Seven starry sisters
Ken Tapping, October 31, 2012
These evenings, if it is clear, you will see a small sickle-shaped group of stars in the eastern sky. Depending upon your eyes and the clarity and darkness of the sky, you will see between six and ten stars in the group. Binoculars will show it to contain hundreds of stars. It is a very good example of what is known as an "open star cluster".
In ancient times, when skies were clearer and darker, and light pollution had not yet been invented, the cluster was more conspicuous than it is for most of us now. The Greeks called it the Pleiades. The nine brightest stars are named after the daughters of Atlas: Alcyone, Calaeno, Electra, Maia, Merope, Sterope and Taygete, and their parents, Atlas and the sea nymph Pleione. Obviously Atlas was not holding up the sky all the time. Our Mediaeval ancestors called the cluster the "Seven Sisters". The Japanese call it Subaru.
This star cluster was known by the North American Aboriginal nations. In one of their legends, Tio Pepe, or the Devil's Tower, the volcanic neck in Wyoming featured in the movie "Close Encounters of the Third Kind", was a refuge for seven maidens pursued by a bear. The vertical striations on the tower were said to be scratches from the bear's claws. The less romantic explanation is that the scratches are columns formed from cooling lava.
You don't have to be an astronomer to enjoy the beauty of the Pleiades, but star clusters like the Pleiades are also jewel boxes from a purely scientific point of view.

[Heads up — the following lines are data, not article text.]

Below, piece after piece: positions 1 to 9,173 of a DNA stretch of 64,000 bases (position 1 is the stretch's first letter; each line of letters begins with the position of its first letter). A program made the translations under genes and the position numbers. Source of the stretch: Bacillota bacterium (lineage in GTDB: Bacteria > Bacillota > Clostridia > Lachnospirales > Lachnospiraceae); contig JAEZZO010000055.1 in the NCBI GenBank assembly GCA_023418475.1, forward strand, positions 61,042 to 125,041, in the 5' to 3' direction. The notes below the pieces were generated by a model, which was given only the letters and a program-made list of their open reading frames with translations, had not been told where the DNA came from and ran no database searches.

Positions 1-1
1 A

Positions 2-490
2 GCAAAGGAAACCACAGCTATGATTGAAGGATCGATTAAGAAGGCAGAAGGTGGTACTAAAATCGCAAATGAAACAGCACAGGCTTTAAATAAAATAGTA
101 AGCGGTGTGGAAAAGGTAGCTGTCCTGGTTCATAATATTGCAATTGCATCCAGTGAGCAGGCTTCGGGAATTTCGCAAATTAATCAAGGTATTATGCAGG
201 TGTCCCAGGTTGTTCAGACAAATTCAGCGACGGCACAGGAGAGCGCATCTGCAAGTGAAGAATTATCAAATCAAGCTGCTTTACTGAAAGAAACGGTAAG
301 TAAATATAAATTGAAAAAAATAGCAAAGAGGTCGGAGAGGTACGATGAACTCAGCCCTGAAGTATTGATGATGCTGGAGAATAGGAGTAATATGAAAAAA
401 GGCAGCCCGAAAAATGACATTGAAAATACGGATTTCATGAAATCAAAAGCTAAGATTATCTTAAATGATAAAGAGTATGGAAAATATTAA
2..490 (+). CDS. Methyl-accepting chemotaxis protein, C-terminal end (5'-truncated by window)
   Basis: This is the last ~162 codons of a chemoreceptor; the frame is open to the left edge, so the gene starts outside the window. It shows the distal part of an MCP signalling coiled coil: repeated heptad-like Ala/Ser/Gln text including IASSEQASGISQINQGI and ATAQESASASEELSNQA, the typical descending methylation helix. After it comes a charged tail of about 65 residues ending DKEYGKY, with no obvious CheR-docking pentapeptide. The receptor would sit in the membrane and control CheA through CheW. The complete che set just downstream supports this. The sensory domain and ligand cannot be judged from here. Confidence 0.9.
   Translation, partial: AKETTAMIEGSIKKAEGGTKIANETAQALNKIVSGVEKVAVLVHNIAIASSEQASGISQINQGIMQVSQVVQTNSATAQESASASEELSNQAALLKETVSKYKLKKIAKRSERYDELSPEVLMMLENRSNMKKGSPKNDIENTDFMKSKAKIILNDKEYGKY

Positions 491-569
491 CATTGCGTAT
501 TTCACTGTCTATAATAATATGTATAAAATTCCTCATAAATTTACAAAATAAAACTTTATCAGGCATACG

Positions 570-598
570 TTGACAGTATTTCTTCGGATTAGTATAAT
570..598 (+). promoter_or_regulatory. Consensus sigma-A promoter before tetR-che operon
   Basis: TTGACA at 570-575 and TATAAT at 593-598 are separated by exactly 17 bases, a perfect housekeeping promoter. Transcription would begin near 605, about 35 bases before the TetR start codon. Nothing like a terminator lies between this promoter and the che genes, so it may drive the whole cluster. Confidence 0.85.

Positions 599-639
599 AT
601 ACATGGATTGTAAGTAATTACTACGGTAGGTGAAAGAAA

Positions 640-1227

All the sibling stars in a cluster were born at about the same time. However, some of them managed to capture more material from their birth cloud than the others did. This is important because a star with twice the mass of the Sun radiates energy at more than ten times the rate. It will therefore age five times faster. Grabbing more stuff is not really that good an idea if you are a star.
By measuring the relative brightnesses of the stars in the cluster we can estimate their relative masses. By measuring their temperatures as well we can estimate what stage they have reached in their lives, although they were all born at the same time. This makes the star cluster a laboratory for studying the lives of stars and how they work.
The stars of the Pleiades are all blue-white in colour. Through binoculars they look like a rich sprinkling of diamonds on black velvet. The movement of our atmosphere makes them twinkle, which makes the sight even more spectacular. The stars are embedded in a silvery cloud. We used to think that was the final remnant of the stars' birth cloud. However, now we know it is just a cloud of material the cluster happens to be drifting through.
Old astronomy books often started chapters with a bit of poetry. One on my bookshelf quotes a bit of Tennyson, "Many a night I saw the Pleiads, rising through the mellow shade, glitter like a swarm of fireflies, tangled in a silver braid". The poetry might have vanished from astronomy books, but it has not vanished from astronomy. Grab the binoculars, look at the Pleiades and see for yourself.
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